The Foscolos had been living in Southampton on Long Island for several years. The Hudson Valley seemed a better fit for them, more rural, with occasional farms and farmstands on quiet country roads, and a lot of open space. The commercial districts in the hamlets seemed quaint, and they were told the schools in some of the communities were of good quality.

Jason Foscolo, a lawyer and principal of The Food Law Firm, LLC, felt that Red Hook had been successful in retaining its agricultural quality while other towns were losing theirs. That was important to him. That’s why he bought a home here.

“I went to law school long before I knew why I wanted to be a lawyer or how I could ever make a contribution to the trade,” he explained. “It took a ten-year personal journey to figure out what I wanted to be when I grew up. I’d always loved food, and when I was about 34 I figured a way to smush together the thing I am passionate about with the legal career I chose prematurely. I had to put the passion first and mold life and career around it.

“This is the long way to answer your question,” he continued. “We moved to the Hudson Valley for the food. My practice is national, so I didn’t need to move here for professional reasons. People are real cool and creative, it’s beautiful here any time of year, the restaurants are fantastic, and I can stop by any one of four farms in my neighborhood to buy ingredients for a great dinner. I really can’t ask for anything else in my life.”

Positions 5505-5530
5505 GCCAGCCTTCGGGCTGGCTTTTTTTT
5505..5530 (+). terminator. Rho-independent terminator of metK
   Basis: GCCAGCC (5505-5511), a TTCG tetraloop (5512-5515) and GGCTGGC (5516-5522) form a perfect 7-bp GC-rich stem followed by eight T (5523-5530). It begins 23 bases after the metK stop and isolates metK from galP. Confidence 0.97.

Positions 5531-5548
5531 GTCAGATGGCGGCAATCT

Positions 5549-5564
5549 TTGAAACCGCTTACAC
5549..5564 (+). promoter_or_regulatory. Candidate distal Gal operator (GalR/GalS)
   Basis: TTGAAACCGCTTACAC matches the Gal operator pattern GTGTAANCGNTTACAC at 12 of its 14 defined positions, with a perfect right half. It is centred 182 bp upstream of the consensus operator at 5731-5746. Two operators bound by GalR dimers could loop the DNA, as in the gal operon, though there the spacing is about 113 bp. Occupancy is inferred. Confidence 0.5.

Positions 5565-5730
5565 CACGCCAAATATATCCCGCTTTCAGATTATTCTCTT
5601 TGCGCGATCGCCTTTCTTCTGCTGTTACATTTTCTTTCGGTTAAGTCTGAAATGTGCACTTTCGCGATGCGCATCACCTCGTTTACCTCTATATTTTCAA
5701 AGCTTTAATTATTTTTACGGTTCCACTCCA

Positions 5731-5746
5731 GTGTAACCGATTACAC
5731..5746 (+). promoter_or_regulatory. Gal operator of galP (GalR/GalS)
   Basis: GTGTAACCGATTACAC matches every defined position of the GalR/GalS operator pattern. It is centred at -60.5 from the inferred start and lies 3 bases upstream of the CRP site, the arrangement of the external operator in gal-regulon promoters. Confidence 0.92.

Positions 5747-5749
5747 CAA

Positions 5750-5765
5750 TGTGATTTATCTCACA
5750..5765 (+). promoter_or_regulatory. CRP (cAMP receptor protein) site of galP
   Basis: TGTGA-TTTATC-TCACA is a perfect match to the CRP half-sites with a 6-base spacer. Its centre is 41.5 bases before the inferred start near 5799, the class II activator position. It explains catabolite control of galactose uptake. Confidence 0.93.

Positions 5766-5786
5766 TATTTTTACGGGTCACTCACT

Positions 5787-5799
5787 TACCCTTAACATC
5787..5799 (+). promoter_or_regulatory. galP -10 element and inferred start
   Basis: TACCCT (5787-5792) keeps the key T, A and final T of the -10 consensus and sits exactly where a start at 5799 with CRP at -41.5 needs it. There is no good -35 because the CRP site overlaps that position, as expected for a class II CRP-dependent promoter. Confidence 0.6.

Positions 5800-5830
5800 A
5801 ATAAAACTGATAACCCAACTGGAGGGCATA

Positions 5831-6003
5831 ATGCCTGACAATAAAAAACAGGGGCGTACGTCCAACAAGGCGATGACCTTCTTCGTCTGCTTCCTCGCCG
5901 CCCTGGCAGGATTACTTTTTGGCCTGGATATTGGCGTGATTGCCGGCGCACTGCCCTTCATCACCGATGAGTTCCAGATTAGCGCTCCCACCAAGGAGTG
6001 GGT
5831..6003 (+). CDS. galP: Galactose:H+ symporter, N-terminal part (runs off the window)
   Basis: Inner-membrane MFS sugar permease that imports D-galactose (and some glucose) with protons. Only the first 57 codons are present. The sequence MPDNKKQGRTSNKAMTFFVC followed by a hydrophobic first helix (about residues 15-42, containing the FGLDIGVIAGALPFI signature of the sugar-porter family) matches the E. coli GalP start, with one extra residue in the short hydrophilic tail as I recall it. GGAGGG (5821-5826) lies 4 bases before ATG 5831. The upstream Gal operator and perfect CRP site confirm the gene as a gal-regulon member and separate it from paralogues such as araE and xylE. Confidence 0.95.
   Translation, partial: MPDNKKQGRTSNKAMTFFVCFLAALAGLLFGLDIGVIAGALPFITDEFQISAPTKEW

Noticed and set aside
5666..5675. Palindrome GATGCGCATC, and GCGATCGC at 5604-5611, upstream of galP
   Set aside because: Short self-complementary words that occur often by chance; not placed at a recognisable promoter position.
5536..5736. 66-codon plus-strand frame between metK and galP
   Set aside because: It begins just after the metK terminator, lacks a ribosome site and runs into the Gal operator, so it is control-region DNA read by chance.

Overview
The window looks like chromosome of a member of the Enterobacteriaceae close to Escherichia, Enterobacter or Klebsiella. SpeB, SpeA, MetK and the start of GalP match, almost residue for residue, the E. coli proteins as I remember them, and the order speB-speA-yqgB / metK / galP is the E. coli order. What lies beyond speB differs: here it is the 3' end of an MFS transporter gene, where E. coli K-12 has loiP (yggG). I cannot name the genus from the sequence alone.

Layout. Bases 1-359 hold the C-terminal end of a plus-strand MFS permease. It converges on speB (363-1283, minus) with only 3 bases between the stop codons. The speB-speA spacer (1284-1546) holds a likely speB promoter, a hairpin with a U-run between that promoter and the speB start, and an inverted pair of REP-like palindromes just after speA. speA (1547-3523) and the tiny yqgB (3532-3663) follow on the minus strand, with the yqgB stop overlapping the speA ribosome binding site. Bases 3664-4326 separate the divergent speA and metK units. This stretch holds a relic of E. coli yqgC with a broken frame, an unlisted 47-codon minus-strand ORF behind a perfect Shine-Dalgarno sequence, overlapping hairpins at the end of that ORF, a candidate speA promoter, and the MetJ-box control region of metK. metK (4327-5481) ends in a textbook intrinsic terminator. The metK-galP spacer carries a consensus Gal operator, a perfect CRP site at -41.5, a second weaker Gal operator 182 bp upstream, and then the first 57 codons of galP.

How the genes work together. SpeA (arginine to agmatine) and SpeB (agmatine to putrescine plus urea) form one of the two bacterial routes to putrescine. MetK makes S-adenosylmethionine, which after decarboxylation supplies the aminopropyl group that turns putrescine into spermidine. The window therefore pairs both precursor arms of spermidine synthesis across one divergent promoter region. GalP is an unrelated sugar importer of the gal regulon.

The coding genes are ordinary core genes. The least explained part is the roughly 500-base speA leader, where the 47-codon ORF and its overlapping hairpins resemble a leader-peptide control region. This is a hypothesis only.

In 1788 Adam Smith famously described how a single pin maker’s job was made more productive when broken up into 18 highly specialized tasks. Productivity gains achieved by dividing tangible work into ever-smaller parts performed by ever-more-specialized workers was the secret of the Industrial Revolution, and it is turning out to be even more important in the digital age.

Intangible knowledge work turns out to be even more easily divisible into parts. As a July 2011 article in the Harvard Business Review marveled, “Consider how much more finely work can be diced when it produces intangible, knowledge-based goods and the information involved can be transported anywhere in the world nearly instantaneously and at virtually no cost.” The article was called “The age of hyperspecialization,” meaning the breaking of work previously done by one person into more specialized pieces done by several people.